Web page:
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All Rise

In October, 2022 I was given the opportunity of a lifetime. Wynton Marsalis was performing as part of Hancher’s 50th year celebration. His piece All Rise was performed with Orchestra Iowa and choirs from the University of Iowa. I was called to be a substitute viola 3 days before the first rehearsal. There was no way I could turn this down. Even though it was 70+, pages of music to learn in three days I still immediately said yes.

There were rehearsals through the week leading up to the Saturday performance. Since I was just filling in with an orchestra with which I do not have a position, I did not share on social media what I was up to that week. It felt like I would be taking away from my colleagues and friends who were actual members of that orchestra.

Along with Wynton Marsalis the Jazz at Lincoln Center Orchestra also performed. The way I was positioned on stage I was next to the trombones and trumpets. I was positioned literally 4 seats away from Wynton. I was mere feet away from some of the best jazz musicians on the planet.

I play an instrument not typically included in jazz music. Viola is pretty much the furthest you can get from jazz. Especially when you consider my training in classical music. I never learned to properly improvise or even read markings one might find in jazz. There were passages I couldn’t even imagine playing until after we played them all together in rehearsal.

I learned more by playing next to those incredible musicians than I ever thought possible. I learned about tone, and how to melt into the sound around me. One thing in particular surprised me. They didn’t play loud. Sure, there were times I was very thankful for my custom ear plugs to protect my hearing. But these guys made the listener almost come to them. Wynton, especially, used the silence between notes like a master.

Throughout the rehearsal process Wynton would give insight as to the meaning behind a specific movement and then the whole work. To have the composer sitting right there performing alongside the rest of us was amazing. The number of musicians on that stage was enormous, but every single one of us was right there with him. We all felt the momentum and story behind the work as a whole.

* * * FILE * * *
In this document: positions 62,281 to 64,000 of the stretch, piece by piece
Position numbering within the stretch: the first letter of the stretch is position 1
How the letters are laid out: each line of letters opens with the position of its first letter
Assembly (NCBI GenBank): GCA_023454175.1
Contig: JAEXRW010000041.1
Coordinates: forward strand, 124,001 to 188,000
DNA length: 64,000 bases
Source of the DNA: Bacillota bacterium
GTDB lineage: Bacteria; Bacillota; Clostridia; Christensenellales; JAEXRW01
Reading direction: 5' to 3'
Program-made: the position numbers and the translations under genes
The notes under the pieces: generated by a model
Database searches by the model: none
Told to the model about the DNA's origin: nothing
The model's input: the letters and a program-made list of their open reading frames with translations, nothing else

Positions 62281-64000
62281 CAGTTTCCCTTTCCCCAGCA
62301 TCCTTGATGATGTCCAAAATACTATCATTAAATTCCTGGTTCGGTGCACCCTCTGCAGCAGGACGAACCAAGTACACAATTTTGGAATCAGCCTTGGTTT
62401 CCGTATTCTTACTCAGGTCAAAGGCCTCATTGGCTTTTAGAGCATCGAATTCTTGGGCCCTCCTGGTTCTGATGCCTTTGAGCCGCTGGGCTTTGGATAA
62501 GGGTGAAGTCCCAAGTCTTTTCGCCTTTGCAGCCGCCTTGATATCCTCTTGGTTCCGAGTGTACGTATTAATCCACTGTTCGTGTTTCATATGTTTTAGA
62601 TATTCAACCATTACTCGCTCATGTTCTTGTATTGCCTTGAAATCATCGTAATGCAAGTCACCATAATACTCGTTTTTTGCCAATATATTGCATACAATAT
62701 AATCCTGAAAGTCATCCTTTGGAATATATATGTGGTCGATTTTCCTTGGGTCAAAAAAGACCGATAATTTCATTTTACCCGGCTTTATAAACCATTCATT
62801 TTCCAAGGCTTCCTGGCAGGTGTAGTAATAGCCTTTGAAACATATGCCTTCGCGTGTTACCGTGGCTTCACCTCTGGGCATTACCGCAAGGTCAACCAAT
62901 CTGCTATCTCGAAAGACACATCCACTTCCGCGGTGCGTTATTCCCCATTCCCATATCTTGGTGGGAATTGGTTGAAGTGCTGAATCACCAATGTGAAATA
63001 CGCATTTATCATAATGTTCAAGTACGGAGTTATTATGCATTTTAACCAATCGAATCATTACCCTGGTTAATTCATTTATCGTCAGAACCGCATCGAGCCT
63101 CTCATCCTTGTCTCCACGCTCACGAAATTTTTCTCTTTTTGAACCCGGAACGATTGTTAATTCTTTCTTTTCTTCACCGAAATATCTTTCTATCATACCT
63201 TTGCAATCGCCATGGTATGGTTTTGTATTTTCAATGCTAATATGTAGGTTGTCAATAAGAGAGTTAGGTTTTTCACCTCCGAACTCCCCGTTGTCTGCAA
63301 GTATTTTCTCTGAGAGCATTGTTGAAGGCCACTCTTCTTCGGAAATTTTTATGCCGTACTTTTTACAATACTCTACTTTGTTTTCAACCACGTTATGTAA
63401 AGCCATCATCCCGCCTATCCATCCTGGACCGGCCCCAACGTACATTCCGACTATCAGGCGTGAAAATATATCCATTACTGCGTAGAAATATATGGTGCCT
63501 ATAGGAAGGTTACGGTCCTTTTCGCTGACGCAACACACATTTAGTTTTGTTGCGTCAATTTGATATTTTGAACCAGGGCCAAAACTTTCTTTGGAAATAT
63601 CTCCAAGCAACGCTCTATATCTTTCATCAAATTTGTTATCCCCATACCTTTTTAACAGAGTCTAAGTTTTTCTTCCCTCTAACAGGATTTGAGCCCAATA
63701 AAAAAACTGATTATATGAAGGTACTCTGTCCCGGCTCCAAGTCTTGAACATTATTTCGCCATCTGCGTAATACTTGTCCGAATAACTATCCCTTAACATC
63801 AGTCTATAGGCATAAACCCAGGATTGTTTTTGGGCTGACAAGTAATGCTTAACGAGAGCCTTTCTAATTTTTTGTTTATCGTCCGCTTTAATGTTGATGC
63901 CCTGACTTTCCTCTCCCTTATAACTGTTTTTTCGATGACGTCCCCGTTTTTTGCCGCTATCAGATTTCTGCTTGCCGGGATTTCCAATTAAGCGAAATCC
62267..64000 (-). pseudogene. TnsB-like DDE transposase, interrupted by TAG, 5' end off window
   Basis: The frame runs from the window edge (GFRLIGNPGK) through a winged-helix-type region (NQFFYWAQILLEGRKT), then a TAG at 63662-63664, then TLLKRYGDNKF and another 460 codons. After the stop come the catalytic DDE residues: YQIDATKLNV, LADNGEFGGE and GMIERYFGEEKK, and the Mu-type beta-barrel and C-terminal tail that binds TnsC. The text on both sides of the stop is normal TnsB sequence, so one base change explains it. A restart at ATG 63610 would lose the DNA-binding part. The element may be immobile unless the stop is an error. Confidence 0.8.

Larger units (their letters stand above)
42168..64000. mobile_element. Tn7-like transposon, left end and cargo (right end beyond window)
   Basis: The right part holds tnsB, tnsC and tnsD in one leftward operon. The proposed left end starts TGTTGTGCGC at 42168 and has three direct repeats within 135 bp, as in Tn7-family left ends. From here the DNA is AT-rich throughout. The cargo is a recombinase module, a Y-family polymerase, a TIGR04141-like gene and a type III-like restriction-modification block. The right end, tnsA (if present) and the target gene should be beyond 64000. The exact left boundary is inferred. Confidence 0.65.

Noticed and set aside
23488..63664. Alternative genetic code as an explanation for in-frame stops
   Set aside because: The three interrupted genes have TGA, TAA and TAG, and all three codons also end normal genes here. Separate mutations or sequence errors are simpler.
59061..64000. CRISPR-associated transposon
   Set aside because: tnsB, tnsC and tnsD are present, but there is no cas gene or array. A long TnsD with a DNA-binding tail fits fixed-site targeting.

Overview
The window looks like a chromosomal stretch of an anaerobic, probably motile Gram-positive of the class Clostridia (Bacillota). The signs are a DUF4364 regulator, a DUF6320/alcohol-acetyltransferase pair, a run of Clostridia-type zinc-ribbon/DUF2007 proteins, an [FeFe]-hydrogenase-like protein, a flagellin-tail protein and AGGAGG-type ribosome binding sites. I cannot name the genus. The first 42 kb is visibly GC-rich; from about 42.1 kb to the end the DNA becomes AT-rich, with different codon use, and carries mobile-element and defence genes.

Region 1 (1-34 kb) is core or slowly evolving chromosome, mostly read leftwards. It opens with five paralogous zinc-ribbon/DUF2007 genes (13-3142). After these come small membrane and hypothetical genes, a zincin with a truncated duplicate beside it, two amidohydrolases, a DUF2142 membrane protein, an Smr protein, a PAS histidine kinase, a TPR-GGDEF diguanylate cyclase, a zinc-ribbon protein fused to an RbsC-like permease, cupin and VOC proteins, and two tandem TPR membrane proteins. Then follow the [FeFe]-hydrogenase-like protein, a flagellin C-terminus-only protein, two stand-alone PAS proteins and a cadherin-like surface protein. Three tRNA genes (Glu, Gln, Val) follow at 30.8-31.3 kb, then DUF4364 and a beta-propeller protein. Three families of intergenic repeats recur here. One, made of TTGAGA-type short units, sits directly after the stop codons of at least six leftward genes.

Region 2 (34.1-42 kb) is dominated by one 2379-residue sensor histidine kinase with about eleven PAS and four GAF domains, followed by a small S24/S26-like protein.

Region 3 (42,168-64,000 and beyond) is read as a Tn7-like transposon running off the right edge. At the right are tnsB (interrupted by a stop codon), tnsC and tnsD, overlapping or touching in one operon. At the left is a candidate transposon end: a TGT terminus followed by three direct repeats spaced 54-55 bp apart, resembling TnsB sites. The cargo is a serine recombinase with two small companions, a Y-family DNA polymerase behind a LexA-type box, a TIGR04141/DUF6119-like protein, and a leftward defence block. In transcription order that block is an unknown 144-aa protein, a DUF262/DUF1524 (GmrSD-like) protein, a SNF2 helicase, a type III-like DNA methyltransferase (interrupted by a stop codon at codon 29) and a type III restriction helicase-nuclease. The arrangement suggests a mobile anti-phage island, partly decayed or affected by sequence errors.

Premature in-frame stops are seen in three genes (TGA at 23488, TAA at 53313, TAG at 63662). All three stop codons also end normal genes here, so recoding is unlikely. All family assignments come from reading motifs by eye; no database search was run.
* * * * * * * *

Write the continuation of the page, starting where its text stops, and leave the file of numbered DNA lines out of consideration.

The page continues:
I have never been a part of a performance as powerful as this was. It has literally changed me forever. The part of me that believes in the magic of music was resurrected from the ashes of the trauma of the pandemic.

I openly cried during the last movement at the dress rehearsal and at the performance. They were tears of absolute joy. I want to carry that feeling with me each and every day - with every performance I give and with every lesson I teach.

I had lost that joy for a number of reasons. Life has been difficult for every human on Earth the past three years. Situations in my personal life (health) also took a huge toll on me. Professionally, every single project I have worked on has been kissed by the breath of the pandemic.

All of the pain, loss, and suffering made more sense to me once I tapped into the well of joy created by the musicians on the Hancher stage. My life first changed in Iowa City when I came to the University of Iowa for graduate school. I had big, influential performances on the old Hancher stage. This performance of All Rise made it feel like I had come full circle. On the banks of the Iowa River is a portal that can take me to the place I belong: making music with other humans. That is the only magic I believe to be actually real. Music connects. And that is magic.

Written by Christina Mixemong, co-owner of Dynamic Music Studios in Coralville, IA and teacher of viola and violin.

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